An A-Z of keywords and phrases, all of which are relevant to the post-16 biology curriculum.
Named after the bone marrow, where immature B cells are produced. Types include plasma B cells and memory B cells. A type of lymphocyte.
A course of study that leads to a qualification such as a BSc (Bachelor of Science) or BA (Bachelor of Arts). Generally, these take three to four years’ full-time study, although medicine degrees can take six years. Some universities, including Oxford, Cambridge and Dublin, award a BA regardless of the subject studied.
One of the three domains of life, bacteria are single-celled prokaryotic organisms.
A diet that contains a range of foods with nutrients in the correct proportions to help someone be healthy, including having a healthy weight.
Describes the side of the cell in relation to its position in the body; the basal membrane faces away from the outside surface of the body or the lumen of internal cavities.
Two DNA bases paired up, like rungs on a ladder, which produces the double helix structure.
Cells involved in allergic and inflammatory responses. Basophils release histamine like mast cells, but unlike mast cells they circulate in the blood. A type of white blood cell.
A type of adipose (fat) tissue. Beige fat cells are brown fat cells that can emerge in ordinary white fat in response to certain triggers, like extreme cold.
A method of prokaryotic asexual reproduction that produces two identical cells.
Databases of genetic, clinical, environmental and lifestyle information on individuals, along with corresponding clinical specimens.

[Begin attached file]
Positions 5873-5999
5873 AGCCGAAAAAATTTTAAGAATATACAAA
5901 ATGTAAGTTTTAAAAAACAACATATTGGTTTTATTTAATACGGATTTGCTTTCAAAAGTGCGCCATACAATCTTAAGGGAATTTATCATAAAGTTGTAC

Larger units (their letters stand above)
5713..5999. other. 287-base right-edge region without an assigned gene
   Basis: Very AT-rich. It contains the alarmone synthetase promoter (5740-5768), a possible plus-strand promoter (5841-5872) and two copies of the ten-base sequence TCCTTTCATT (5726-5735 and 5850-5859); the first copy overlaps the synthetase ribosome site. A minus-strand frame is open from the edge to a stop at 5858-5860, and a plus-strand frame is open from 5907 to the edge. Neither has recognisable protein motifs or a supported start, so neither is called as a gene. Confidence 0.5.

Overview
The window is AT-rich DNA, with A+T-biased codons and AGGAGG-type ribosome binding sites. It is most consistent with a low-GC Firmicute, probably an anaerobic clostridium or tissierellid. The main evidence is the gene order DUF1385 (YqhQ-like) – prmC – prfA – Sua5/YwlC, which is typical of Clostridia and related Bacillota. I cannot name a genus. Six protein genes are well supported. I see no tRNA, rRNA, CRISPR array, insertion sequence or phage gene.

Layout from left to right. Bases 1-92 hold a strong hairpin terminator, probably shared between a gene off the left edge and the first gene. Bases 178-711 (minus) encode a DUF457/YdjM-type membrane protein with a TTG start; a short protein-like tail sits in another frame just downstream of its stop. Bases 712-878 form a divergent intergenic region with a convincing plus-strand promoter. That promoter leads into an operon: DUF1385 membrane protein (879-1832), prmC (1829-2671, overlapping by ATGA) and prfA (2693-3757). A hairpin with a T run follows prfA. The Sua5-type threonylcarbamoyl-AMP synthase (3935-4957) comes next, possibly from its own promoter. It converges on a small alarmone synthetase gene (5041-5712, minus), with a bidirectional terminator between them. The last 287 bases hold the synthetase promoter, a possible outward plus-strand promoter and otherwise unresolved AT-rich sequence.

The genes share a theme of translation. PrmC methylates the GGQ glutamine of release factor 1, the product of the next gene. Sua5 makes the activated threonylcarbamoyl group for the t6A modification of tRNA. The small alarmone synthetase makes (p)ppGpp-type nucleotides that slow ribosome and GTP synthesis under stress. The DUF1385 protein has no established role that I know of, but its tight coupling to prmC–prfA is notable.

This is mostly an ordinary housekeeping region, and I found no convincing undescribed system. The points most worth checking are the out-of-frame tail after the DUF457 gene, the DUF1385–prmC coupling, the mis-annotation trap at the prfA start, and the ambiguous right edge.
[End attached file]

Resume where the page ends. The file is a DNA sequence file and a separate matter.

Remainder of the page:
The diversity of life. The term usually refers to the number of different species in a given area, but can also refer to genetic diversity. An important concept for ecologists.
The use of engineering techniques to solve medical problems. An example would be the design and production of artificial limbs.
A substance produced from plant material that is used as a fuel. Examples include biodiesel and bioethanol. Biofuels are renewable sources of energy.
A sign that provides evidence of past or present life. This could be an element (such as carbon), a fossil, a molecular structure or biomarker, or a specific composition or compound that suggests a biological process is at work.
A smaller company researching new drugs, often using new technologies (often referred to as ‘biotech’).
Using two legs (or limbs) to walk.
A condition characterised by periods of elevated mood and periods of depression.
A semi-permeable membrane separating the blood and the cerebrospinal fluid of the brain.
Body mass index. A measure used to determine whether a person is underweight, normal weight, overweight or obese, calculated by dividing body mass (kg) by height squared (m2). Healthy BMI values range from 18.5 to 25 kg/m2.
Body fat (or adipose tissue) is a mass of fat cells in a thick layer under the skin. There are two types of fat: essential fat, which is vital for the general functioning of the body, and storage fat, which is used to release energy. Excess storage fat is also used by hibernating and migrating animals.
A type of adipose (fat) tissue, also known as brown adipose tissue (BAT). It is made up of cells full of mitochondria and is metabolically active, unlike white fat. The brown colour comes from iron that is attached to proteins in the mitochondria. It develops before we are born, in specific regions of the body such as between our shoulder blades.